The philosophical endeavor to reconcile traditional religion with modern culture has long had a place in Jewish history. Philo of first-century Alexandria, Rav Saadia Gaon of tenth-century Babylonia, Maimonides of twelfth-century Spain and Egypt: many great Jewish thinkers have taken pains to integrate the Judaism of the Torah and the Talmud with the best of contemporary thought. Maimonides not only codified Jewish Law in his monumental work the Mishneh Torah, he also wrote Guide for the Perplexed, which addresses an educated audience perplexed by the contradictions of the Torah and Aristotelian philosophy. The book had a great influence on the development of Jewish intellectual traditions.
By the modern period, ideological syncretism became the norm for Jewish laity and scholars. Throughout the seventeenth and eighteenth centuries in cosmopolitan centers such as Amsterdam and Venice, many Jews began to participate in the life of the majority culture. Toward the end of the eighteenth century, the promise of civil equality was held out to Jews in France, Germany, and other European nations on the conditions that they would assimilate into modern, mainstream customs. The argument was made that if only Jews would shed their particular customs and become members of Enlightenment society, they would finally find acceptance among the peoples of Europe.
Hence a new movement was born for the improvement of the Jews: the Haskalah (“the Jewish Enlightenment”). Centered in Berlin and fathered by the German-Jewish philosopher Moses Mendelssohn, the Haskalah was one of the first important movements of Jewish modernity. While preserving the essentials of Judaism, it sought to change the public image of the Jew through secular education. Its motto, “Be a Jew at home and a German in the street,” became the underlying ethos of modern Jewish acculturation. Out of the Berlin Haskalah emerged the academic group Wissenschaft des Judentums (“the science of Judaism”), which hoped to improve the image of Judaism through scientific research and objective analysis of Jewish sources. The Wissenschaft movement was the fountainhead of all contemporary academic Jewish studies. The Haskalah and Wissenschaft movements soon altered the nature of Judaism itself, and a third movement was born: Reform Judaism.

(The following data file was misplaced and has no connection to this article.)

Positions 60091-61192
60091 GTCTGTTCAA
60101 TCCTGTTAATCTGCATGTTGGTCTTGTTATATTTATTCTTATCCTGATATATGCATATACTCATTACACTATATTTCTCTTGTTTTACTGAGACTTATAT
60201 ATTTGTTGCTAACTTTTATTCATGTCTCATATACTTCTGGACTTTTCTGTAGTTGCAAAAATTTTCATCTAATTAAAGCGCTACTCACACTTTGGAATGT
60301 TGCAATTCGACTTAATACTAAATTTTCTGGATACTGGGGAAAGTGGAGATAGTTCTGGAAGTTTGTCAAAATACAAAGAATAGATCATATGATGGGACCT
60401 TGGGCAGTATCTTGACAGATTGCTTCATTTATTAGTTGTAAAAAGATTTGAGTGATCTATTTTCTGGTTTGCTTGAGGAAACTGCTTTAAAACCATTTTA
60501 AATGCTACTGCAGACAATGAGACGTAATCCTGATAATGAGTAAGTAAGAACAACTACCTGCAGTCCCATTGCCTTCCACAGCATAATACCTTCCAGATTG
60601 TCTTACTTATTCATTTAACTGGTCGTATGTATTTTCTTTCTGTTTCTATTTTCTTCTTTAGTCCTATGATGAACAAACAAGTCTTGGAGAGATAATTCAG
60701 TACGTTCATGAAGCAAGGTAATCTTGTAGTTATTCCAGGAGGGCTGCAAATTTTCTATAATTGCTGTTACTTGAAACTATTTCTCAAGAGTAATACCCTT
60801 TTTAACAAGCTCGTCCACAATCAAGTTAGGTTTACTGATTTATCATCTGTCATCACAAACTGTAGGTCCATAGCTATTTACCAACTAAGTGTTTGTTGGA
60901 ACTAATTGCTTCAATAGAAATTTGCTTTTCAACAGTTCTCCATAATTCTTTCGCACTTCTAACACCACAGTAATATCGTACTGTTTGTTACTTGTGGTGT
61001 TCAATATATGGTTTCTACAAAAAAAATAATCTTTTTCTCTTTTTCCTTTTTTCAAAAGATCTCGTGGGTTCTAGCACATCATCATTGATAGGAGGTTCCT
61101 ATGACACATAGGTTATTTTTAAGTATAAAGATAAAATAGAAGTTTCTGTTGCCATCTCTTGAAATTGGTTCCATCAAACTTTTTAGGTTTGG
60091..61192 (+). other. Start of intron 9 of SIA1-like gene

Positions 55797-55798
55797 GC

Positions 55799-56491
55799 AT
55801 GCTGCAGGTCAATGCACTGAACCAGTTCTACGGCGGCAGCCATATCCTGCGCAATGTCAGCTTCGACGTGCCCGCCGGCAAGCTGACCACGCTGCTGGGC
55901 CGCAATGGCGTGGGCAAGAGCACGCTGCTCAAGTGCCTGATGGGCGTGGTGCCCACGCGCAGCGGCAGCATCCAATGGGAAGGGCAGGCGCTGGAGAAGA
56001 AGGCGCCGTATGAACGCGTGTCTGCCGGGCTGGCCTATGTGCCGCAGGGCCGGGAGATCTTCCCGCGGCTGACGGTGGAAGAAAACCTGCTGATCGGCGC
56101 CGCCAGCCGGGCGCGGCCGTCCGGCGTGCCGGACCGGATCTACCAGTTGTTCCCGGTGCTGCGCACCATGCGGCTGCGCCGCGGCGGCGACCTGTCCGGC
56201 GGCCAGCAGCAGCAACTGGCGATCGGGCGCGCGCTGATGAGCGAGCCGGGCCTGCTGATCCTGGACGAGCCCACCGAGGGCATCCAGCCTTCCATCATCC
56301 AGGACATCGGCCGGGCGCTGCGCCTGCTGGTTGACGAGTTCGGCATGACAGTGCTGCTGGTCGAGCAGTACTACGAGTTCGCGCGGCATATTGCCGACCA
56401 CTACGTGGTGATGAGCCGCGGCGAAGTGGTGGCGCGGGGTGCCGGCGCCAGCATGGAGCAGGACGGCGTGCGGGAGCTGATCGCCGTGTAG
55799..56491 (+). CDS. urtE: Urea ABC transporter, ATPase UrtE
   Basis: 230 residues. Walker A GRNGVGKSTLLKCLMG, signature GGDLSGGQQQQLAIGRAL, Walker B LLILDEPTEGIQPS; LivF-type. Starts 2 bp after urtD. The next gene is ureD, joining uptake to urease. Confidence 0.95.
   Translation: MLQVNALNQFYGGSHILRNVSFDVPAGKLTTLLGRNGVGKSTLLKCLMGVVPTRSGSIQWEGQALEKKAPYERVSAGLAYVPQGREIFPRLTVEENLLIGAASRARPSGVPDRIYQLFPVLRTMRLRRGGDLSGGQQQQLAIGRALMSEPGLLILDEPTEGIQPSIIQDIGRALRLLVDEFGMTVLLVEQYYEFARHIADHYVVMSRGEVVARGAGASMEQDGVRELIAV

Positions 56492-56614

Reform Judaism originated in Germany in the early nineteenth century and has served as the foundation for many subsequent Jewish responses to modernity. In Hamburg in 1818, a group of reform-minded Jews started a synagogue which they called a temple, a name once reserved for the Temple in Jerusalem in the expectation of return, but now applied to a place of worship in Germany where Jews had put down roots as citizens. By mid-century, the Reform movement gained the leadership of more radical German Jews like Rabbi Abraham Geiger and Rabbi Samuel Holdheim. The more moderate Historical School (today called Conservative Judaism) was founded by Zecharias Frankel; the neo-Orthodox trend (today’s modern Orthodox Judaism) was first championed by Samson Raphael Hirsch. Even the Hasidic world found a modernizer in the Musar movement of Israel Salanter. To varying degrees and in diverse ways, they all represent the attempt to reshape traditional Judaism in order to conform more closely to the universalist ethos of Enlightenment-influenced Western Christianity, so that Jews might integrate more easily into the modern nation-state.
Other Jewish responses to the modern world include new cultural and political ideologies. As the Haskalah spread eastward, for example, the movement took on a more literary character. The spread of modern Jewish literature in Hebrew and Yiddish literary movements was one outgrowth of the Russian Haskalah. Another was the rise of new forms of political Jewish expression, including Zionism, Diaspora Nationalism, and Bundism. Zionism referred to the idea of the restoration of the Jewish homeland in Palestine. The theory of Disapora Nationalism held that the Jews of Eastern Europe might form their own autonomous polity based upon the Yiddish language and secular political principles rather than traditional Judaism. Bundism was the Jewish socialist movement born in response to the anti-Semitism of “internationalist” socialism. While Diaspora Nationalist and Bundist movements would not have the same success as Zionism, they were important expressions of a distinctively Jewish secularism. Secular Jewish culture lives on today in phenomena such as the Yiddish revival, Klezmer music, and many other areas of Jewish arts and letters.
A statue of the Jewish theologian Maimonides in Cordoba, Spain. David Baron (2012), Flickr Creative Commons.
Women are challenging gender segregation at the Wailing Wall in Jerusalem. Tal King (2013), Flickr Creative Commons.